This week, we are discussing two articles from a series of opinion pieces that recently appeared in the New York Times. The series focuses on “Fathers’ Rights and Women’s Equality.” The fact that such a topic would be so thoroughly covered in the NYT demonstrates how much attention the issue of fathers’ rights is now receiving.
It should be noted, however, that the father’s rights movement is not just one group with one set of goals. Rather, it is a diverse set of groups seeking a wide range of goals. This was an important point made by Mark Greene, who is a senior editor at the Good Men Project and who authored one of the articles in the NYT series.
Like the parties involved in any type of movement, some fathers’ rights groups are moderate while others have more extreme views. Lumping together all such groups under the cause of fathers’ rights would be akin to assuming that all feminists have the same beliefs, goals and values.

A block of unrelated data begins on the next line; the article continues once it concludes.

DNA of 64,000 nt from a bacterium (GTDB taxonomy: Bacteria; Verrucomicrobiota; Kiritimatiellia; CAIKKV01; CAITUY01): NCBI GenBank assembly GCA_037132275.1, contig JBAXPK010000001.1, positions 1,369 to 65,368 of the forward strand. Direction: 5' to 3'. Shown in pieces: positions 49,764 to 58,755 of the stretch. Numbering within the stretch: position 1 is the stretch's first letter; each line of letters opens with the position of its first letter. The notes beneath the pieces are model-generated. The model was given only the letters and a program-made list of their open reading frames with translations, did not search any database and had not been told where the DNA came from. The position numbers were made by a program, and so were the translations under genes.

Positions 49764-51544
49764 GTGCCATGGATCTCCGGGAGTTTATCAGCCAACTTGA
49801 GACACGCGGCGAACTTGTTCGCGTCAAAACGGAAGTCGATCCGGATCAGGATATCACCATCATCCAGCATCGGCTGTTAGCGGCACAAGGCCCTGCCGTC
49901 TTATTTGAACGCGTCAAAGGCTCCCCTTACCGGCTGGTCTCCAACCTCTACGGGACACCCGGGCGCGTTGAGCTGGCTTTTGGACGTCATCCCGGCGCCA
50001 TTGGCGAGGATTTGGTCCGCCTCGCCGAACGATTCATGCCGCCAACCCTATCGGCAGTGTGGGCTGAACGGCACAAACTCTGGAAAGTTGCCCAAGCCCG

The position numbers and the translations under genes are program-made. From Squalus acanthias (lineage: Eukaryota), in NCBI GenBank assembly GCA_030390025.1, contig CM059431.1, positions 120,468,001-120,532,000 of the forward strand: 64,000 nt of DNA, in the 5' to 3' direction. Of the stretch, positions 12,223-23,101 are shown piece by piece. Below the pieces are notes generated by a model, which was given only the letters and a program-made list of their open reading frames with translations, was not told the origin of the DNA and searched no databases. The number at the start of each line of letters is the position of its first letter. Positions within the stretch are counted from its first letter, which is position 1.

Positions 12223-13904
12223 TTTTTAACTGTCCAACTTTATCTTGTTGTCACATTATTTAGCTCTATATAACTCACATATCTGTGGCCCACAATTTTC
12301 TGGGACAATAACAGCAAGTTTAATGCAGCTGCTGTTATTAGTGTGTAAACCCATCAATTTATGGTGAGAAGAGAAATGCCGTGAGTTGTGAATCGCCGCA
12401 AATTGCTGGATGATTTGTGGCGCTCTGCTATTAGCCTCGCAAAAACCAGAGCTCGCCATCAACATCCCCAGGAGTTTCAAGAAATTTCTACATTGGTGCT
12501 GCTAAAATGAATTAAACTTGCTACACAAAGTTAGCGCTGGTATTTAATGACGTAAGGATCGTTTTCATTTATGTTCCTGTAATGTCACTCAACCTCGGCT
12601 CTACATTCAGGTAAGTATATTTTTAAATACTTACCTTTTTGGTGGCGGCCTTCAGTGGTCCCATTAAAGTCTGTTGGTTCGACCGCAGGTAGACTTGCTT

Sadly, the more extremist groups are likely doing a disservice to the perceived legitimacy of the fathers’ rights movement. By contrast, moderate fathers’ rights groups do not promote goals that are anti-women or that minimize serious issues like domestic violence.
At its core, the fathers’ rights movement seeks one simple goal, according to Greene. That goal is: “To ensure that when a marriage fails, men are legally empowered to remain fully engaged parents.” In other words, we are not seeking special rights for fathers, just equal rights.
To amend Greene’s description slightly, many fathers’ rights advocates are seeking equal rights for unwed fathers as well. Therefore, it may be more accurate to say “when a relationship fails” rather than “when a marriage fails.”
Being a parent is not an easy job, but it is one of life’s most rewarding roles. For the sake of children and the parents who deeply love them, we should try to keep both moms and dads involved whenever possible.
Source: The New York Times, “Fathers’ Rights Needn’t Hurt Women’s Rights,” Mark Greene, June 13, 2014